Swing Trading Strategies – List of widely used Swing Trading Tools & Techniques
In this article we will look at know everything about Swing Trading Strategies or Techniques.
We’ll understand what it means as well as the swing trading techniques and tools commonly used by swing traders.
Stock trading involves buying and selling various securities through the stock market. Earning profits for the trader is the primary objective.
Traders adopt several different trading strategies to maximize their profits.
About Swing Trading Strategies or Tools
Swing trading is a strategy that looks to profit from opportunities arising out of price trends over a short period. The period typically ranges from 2 to 10 days.
This may also increase to few weeks, depending on how the pricing opportunity plays out.
Swing trading looks to book smaller return percentages over short periods. This can eventually accumulate high returns over a long duration.
Swing trading predominantly relies on the use of various technical analysis techniques.
These techniques chart out a stock’s price pattern or trend so as to identify profitability opportunities.
The key aspect in successful swing trading is ‘timing’. Timely buying and timely selling of stocks can generate good profits in swing trading.
Swing traders use various technical analysis to generate buy and sell signals for the selected stocks. Any swing trading technique applied, primarily identifies three price points on the chart.
- The entry price at which to enter trade.
- The forecasted exit price so as to maximise profit.
- The stop loss price to exit trade so as to minimise losses.
Swing Trading Techniques include
- Fibonacci Retracement
- Support and Resistance Levels
- Simple Moving Average (SMA)
- Bollinger Bands
- Channel Trading
- MACD Crossover
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Fibonacci Retracement – Best Swing Trading Strategy
This technique is based on Fibonacci ratios of 23.8%, 38.2% and 61.8%.
In a bullish market, prices have a tendency to rise, and then reverse back down to a certain level before rising again. The converse is true in a bearish market.
Markers are placed at the Fibonacci ratio levels in the price chart to attempt to predict movement.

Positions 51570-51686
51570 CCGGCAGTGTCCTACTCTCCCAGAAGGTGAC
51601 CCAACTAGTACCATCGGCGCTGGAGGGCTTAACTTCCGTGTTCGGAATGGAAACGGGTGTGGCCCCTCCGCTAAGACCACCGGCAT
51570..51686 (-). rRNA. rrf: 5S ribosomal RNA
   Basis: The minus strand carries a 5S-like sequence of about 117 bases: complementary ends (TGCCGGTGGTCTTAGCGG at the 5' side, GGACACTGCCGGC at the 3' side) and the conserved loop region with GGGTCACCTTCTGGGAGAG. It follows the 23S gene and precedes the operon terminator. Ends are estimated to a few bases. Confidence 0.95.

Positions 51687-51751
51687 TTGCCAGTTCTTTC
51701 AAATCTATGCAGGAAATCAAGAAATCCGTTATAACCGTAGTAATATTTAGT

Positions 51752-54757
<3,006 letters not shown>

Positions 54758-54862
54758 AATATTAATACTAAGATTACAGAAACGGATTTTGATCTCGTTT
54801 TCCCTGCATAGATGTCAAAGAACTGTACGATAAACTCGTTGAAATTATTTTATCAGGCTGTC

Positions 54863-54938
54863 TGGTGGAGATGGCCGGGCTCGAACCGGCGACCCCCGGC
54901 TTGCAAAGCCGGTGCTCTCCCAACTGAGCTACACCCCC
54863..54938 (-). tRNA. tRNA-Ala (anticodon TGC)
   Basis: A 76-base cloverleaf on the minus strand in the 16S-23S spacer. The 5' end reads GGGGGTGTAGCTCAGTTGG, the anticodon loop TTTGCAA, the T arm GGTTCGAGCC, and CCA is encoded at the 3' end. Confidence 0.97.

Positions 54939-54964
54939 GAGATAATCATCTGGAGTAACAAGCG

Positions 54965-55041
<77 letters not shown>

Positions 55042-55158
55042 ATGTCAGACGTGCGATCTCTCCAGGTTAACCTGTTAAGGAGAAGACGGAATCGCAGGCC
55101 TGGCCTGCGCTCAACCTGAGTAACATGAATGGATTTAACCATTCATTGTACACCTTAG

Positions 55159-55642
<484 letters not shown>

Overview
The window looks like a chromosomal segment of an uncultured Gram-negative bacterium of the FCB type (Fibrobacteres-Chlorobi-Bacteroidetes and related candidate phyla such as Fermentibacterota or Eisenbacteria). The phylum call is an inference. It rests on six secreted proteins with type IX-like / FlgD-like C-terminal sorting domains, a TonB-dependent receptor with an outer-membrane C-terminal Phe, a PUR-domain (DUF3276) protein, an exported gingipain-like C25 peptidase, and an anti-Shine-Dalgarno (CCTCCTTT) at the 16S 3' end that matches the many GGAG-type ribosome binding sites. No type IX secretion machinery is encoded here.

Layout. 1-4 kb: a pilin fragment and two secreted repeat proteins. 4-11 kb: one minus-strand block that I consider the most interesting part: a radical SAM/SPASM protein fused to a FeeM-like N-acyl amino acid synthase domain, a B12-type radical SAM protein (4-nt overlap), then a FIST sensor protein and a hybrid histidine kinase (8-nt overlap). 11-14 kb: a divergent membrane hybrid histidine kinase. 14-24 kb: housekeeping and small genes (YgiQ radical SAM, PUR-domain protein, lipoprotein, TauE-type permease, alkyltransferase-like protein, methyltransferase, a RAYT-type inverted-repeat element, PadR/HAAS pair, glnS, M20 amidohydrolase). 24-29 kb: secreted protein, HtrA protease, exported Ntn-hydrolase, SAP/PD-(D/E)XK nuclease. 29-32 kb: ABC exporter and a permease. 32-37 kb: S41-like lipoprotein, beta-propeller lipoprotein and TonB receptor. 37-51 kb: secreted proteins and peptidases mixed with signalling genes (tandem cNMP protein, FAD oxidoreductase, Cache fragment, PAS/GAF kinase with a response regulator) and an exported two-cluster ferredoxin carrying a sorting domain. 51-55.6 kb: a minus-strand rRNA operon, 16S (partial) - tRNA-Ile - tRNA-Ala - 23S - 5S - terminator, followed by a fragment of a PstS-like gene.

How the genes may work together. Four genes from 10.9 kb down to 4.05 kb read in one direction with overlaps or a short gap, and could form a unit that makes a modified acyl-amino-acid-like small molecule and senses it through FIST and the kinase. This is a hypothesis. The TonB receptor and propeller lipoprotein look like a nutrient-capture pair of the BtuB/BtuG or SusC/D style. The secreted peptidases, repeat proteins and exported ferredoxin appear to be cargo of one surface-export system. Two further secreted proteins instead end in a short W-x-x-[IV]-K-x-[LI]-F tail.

This technique thus involves forecasting the level at which the price will reverse, so as to take profitable buy or sell decisions.
E.g.: Let us say a stock is experiencing a downward trend. At a certain level, a reversal may take place and the price may begin to rise.
This is likely to rise up to a certain level before retracing and beginning a downward trajectory again. These retracements are likely to occur at the Fibonacci ratio levels.
A swing trader having bought stock during the downward trend begins to make a profit when the prices retrace upwards.
This trader can book his profit before the price breaches the next Fibonacci retracement level wherein a downward trajectory is likely.
Swing traders can thus use Fibonacci ratios plotted along a stock’s price chart, to take swing trading decisions.
Fibonacci is one of most commonly used Swing Trading Strategies.
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Support and Resistance Levels – Top Swing Trading Strategy
This technique works on the premise that prices swing within a specific range.
Resistance level represents the upper price level of the stock. At this level the selling demand outweighs the buying demand. This leads to a downward movement in stock price.
Similarly support level is the lower price level of the stock wherein the buying demand exceeds the selling demand.
This causes an upward swing in the price movement. Resistance level will be above market price.
Conversely support level will lie below the market price. Support and resistance levels for any stock are identified based on the historic analysis of price trends.
This is typically done over a 12-18-month period. Swing traders rely on these levels to take buy and sell decisions.
This is a widely used Swing Trading Tools in India.
Simple Moving Average (SMA) – Best Swing Trading Technique
This technique involves the use of simple moving average of prices over specific short periods. Swing traders use SMAs ranging anywhere from 5 days to 200 days.